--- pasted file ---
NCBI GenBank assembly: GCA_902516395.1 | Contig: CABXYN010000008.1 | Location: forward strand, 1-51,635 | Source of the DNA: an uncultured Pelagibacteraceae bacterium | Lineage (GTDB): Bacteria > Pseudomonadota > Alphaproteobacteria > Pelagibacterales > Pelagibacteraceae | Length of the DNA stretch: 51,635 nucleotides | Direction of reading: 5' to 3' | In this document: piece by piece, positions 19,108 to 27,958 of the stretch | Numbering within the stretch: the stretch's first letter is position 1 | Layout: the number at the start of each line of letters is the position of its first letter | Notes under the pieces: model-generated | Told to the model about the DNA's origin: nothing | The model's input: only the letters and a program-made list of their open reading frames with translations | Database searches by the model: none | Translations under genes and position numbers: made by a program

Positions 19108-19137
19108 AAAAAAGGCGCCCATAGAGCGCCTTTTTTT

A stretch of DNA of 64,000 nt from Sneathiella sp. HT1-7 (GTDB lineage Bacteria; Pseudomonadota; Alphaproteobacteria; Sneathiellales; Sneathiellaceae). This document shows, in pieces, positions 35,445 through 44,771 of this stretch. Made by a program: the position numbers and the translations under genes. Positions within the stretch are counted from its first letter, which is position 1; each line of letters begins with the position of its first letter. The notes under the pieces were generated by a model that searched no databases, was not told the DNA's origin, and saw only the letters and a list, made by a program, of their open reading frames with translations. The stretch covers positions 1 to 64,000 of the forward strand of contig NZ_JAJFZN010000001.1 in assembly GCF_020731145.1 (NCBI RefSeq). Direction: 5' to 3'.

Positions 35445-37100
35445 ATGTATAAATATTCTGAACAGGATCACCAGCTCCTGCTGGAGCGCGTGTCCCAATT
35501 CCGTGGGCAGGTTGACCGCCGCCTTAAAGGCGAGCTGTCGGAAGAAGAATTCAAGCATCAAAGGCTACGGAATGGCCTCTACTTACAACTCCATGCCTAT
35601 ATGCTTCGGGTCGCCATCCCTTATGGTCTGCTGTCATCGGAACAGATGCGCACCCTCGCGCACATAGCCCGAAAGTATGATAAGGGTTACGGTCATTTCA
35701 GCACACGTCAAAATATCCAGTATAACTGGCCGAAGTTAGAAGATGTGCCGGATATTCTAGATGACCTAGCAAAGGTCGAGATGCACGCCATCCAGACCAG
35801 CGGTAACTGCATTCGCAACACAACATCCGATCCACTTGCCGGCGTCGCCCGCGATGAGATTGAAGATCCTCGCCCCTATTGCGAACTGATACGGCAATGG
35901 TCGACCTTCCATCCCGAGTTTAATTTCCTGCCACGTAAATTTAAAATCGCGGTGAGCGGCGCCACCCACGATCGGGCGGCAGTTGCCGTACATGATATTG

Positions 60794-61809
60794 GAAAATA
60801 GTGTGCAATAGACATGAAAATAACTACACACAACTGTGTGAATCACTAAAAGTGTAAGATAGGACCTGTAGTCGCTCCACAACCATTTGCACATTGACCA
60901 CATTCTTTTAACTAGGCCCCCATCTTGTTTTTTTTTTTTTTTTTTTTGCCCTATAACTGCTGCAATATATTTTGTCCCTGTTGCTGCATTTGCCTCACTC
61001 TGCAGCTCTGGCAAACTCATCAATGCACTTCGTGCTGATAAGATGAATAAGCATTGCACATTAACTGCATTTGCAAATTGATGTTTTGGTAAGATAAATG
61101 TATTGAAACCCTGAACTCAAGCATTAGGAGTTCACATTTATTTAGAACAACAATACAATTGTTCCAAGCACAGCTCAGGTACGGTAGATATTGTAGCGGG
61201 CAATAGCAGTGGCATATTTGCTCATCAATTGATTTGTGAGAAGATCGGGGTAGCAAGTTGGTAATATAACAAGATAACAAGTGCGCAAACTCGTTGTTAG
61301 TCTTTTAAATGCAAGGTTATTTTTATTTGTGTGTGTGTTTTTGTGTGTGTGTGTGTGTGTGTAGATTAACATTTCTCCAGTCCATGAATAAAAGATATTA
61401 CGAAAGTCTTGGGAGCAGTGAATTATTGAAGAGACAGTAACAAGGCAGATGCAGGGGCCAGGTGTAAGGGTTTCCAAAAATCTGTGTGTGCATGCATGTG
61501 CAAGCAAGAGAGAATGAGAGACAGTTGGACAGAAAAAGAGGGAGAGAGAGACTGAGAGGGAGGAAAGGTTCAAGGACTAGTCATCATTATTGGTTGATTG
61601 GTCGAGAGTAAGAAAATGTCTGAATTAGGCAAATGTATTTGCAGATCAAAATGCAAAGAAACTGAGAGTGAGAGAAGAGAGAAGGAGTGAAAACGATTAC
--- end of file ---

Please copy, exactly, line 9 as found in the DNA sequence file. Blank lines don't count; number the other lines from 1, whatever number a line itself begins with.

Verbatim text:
35701 GCACACGTCAAAATATCCAGTATAACTGGCCGAAGTTAGAAGATGTGCCGGATATTCTAGATGACCTAGCAAAGGTCGAGATGCACGCCATCCAGACCAG